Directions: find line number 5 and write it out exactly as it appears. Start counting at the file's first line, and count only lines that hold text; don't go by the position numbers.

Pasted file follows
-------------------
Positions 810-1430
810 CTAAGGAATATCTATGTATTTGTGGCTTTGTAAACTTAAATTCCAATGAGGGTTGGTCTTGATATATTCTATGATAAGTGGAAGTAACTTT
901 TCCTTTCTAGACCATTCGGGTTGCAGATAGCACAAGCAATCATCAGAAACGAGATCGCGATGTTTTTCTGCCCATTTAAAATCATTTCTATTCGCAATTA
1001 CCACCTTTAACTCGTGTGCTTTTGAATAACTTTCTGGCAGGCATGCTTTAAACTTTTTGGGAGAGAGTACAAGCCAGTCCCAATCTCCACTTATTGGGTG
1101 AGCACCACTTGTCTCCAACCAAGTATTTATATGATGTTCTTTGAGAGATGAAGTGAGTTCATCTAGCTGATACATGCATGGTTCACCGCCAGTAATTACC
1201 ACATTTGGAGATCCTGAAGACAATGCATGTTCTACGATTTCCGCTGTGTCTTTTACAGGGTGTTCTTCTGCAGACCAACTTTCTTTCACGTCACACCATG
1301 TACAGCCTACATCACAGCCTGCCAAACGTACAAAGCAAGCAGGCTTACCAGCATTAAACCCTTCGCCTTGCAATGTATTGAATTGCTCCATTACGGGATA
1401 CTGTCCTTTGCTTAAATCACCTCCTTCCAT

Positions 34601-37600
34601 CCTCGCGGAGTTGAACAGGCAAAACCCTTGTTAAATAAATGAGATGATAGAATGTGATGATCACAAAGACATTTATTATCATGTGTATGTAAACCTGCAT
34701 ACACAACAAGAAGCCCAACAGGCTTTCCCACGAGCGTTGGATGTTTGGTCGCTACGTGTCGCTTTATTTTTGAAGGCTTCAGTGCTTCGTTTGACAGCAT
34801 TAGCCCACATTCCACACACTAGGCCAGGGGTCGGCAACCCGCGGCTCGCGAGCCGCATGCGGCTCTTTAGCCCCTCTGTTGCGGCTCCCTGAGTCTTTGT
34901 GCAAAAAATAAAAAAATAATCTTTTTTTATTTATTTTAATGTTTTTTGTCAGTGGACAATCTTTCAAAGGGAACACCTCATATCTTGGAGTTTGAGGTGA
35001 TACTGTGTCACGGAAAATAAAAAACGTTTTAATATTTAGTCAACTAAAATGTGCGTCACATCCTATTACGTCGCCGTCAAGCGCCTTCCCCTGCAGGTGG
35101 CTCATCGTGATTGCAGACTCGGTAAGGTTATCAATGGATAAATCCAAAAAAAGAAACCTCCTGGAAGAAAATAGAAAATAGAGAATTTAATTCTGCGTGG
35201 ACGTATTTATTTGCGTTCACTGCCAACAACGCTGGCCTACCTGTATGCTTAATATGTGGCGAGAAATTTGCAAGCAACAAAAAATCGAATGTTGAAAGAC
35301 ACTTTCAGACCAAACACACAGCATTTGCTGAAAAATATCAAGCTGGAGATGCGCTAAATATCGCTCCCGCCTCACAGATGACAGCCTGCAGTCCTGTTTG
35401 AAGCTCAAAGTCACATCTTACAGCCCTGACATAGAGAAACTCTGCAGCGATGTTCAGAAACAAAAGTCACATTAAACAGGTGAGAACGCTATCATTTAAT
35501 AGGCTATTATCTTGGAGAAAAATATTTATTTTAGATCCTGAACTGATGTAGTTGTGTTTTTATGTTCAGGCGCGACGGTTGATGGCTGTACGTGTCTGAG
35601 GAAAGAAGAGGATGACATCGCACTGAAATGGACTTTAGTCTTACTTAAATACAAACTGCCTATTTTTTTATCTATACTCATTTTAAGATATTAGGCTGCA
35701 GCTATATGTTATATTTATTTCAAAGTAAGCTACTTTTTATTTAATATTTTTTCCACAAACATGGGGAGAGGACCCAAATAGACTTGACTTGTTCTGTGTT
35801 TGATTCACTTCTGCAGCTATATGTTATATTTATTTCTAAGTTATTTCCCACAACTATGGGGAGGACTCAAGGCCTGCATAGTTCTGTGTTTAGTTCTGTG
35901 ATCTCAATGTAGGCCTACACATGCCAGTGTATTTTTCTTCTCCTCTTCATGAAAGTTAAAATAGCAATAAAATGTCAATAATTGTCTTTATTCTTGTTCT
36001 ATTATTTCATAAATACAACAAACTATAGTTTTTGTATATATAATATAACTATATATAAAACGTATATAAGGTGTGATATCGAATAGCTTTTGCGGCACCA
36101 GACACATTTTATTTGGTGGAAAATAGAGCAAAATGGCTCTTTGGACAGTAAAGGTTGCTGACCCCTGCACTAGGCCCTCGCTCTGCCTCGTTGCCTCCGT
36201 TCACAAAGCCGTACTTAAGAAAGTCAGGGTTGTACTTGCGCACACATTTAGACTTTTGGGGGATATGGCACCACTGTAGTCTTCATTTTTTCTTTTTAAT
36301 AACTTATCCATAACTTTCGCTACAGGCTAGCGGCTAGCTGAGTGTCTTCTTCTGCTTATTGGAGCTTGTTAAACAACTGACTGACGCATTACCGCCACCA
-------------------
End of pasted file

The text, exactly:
1101 AGCACCACTTGTCTCCAACCAAGTATTTATATGATGTTCTTTGAGAGATGAAGTGAGTTCATCTAGCTGATACATGCATGGTTCACCGCCAGTAATTACC